This week, as children across the land burden the laps of portly, temporary mall help to cast last minute wishes for footballs, tinker toys and Red Rider BB guns, I'll be sitting at my desk, fingers-crossed with a few holiday fancies of my own. I'd like to think I've been a well behaved boy this year, so in addition to old standbys like world peace, good will toward men and a substantial lottery win, I'm asking for these five tech-related gifts—as infuriatingly unlikely as they may be.
In case you didn't hear, the first-ever 3-D broadcast of an NFL game recently went down. Don't worry if you missed it, because your old buddy The Grouse was present to bring you this report from the front lines. Or, the line of scrimmage, as it were.
The NFL hopes to someday bring 3-D football to the pigskin loving public at large. This preview was a demo of what we might someday see play out in movie theaters across the country. That's right—the game was shown in the same type of movie theaters you'd watch one of those Disney 3-D movies in, which should be your first clue that this was definitely a different way of watching football.
If the late-'90s dot-com boom was the original Golden Age for awful TV tech ads, then today we are surely living in the Renaissance. Yes, back then we had the Pets.com sock puppet and lots and lots of chimps, but take a spin around the dial and I think you'll agree that there are now more technology-related ads on television than ever—most of them quite terrible. Here are the ten that bug me the most, and I invite you to please cut loose in the comments on any offenders I neglect to mention.
As part of my ongoing, personal economic bailout plan, this week I began tinkering around with a couple of the free, online office suites that are available. After all, why shell out a few hundred clams for Microsoft Office when others are giving it away for free? Unfortunately, after a week of getting to know Google Docs and Zoho Writer, here I am typing this week's column from the comfort and safety of a bought-and-paid-for copy of Microsoft Word. Why? Because I came to realize something about myself over the course of this week: At 30 years old, I'm already an old fart.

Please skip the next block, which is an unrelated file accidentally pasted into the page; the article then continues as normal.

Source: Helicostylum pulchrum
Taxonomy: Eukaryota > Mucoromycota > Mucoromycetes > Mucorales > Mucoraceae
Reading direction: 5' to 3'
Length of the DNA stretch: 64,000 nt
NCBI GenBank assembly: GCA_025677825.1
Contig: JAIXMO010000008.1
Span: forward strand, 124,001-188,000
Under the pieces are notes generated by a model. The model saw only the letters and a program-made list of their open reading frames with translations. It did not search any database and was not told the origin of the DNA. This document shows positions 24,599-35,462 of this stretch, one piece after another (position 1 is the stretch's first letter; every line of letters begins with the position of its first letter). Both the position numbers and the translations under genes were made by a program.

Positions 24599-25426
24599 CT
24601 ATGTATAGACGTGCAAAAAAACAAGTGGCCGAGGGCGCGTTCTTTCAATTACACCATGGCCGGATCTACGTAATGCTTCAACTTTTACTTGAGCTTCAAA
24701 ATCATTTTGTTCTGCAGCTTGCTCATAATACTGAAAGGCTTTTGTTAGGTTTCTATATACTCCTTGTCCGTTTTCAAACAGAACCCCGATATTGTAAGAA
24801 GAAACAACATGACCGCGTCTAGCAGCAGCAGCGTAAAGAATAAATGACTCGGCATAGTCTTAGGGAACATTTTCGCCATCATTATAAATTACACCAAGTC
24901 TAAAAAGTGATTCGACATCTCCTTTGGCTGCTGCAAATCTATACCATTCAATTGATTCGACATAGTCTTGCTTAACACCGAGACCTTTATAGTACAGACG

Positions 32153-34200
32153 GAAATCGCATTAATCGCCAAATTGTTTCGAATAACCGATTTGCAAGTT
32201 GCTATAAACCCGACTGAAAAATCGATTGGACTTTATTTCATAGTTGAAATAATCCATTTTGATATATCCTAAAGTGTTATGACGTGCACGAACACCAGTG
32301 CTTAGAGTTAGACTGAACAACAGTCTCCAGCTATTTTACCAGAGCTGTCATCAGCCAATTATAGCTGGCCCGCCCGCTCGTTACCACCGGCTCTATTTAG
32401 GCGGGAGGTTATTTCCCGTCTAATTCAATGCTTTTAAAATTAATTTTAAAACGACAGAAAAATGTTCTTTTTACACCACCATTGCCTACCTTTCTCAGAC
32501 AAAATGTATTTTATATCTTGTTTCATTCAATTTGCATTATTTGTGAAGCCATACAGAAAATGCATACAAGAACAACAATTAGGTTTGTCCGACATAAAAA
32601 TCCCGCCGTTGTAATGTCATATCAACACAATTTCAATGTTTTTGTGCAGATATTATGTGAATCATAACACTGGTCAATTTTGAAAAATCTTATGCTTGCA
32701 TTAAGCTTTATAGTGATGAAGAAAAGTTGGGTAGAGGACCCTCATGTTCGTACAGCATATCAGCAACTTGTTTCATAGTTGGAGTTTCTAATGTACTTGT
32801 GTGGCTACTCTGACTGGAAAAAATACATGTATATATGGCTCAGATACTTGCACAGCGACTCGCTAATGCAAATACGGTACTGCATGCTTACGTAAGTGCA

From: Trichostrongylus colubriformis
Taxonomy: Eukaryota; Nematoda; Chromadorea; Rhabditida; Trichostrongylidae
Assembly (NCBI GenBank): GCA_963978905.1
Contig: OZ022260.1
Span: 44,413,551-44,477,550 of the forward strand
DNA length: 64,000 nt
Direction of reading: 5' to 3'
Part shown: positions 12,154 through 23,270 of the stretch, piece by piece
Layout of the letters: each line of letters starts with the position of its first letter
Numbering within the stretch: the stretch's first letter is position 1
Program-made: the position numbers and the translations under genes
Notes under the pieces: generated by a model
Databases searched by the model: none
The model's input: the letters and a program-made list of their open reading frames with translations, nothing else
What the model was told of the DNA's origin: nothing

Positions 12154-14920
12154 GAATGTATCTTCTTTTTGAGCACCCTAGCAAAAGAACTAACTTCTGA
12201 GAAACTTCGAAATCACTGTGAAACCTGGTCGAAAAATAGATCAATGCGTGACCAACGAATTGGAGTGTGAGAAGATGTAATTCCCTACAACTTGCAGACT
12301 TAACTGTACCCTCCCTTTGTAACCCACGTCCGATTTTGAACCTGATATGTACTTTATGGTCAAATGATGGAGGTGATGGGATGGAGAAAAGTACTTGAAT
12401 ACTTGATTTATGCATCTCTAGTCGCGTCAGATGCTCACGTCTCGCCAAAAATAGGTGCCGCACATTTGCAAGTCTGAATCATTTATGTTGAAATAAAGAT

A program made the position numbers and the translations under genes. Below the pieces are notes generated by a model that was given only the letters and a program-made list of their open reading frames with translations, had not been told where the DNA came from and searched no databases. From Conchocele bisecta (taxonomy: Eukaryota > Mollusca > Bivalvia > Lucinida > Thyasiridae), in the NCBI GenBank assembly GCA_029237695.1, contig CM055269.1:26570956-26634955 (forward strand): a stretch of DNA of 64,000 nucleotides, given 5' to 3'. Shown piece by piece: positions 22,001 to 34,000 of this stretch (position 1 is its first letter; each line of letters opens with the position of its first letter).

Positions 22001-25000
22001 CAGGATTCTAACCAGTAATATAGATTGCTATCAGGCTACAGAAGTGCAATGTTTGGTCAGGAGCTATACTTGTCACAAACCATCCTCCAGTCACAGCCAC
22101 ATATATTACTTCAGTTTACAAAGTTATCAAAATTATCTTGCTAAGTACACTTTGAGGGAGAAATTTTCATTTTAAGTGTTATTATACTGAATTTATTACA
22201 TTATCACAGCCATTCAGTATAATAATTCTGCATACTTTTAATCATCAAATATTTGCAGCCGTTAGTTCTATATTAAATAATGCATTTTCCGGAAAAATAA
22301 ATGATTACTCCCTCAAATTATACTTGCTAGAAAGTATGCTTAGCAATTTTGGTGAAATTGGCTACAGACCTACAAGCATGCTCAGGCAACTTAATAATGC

More on that later.
About seven years ago, I tried to free myself from the oppression and misery of running Windows ME by installing Linux on my PC. Ever installed the Linux operating system? It’s not for the faint of heart. So, when it was recently reported that Linux-based netbooks are being returned at a rate four-times higher than their Windows-based brethren, I can’t say I was surprised.
I bet the ’80s was a good decade for Energizer, Duracell and their ilk. I mean, it was a good decade for sharkskin, too, but the ’80s had to be the absolute peak for these battery makers. Suddenly, it seemed like everything required portable juice: that new-fangled wireless TV remote, the Walkman, my futuristic calculator watch and, of course, all of those awesomely high-tech electronic toys like Simon (which actually had its launch party at Studio 54!).
With the new fall TV season currently kicking into warp speed, there's no time like the present to finally take the networks up on all those offers to "Check Out Full Episodes Online!" In fact, I'm willing to bet that there's enough network and cable TV available online for free (or just about) that with a little hard work, I could completely replace the traditional $50+ per month TV viewing paradigm with a 100-percent Internet (for which I pay next to nothing) experience.
Backing up my computer’s hard drive has always been like flossing: I know I should be doing it even though it’s one of life’s more prickly pains in the butt. Both chores are the kinds of thing you can never fully appreciate until something goes horribly wrong, like a hard drive fries or some teeth start jiggling loose.
I like to think I'm protective of my sensitive personal info. I rip bills and credit card offers into confetti before throwing them out, I never give out my Social Security number, and I can spot a phishing scheme with the best of them. But I've recently come to realize that the safeguarding of my most intimate personal details is completely out of my hands.
They say imitation is the sincerest form of flattery, but they neglected to mention that it’s also a crushing chokehold on the windpipe of creativity. Nowhere is this fact of life more apparent than in this fall’s lineup of upcoming and recently released video games. Look a little closer and you’ll realize—with a few exceptions—that it’s not just this season’s selection of pixelly diversions that suffer from a general lack of originality; it’s a long-running ailment endemic to the entire video game industry.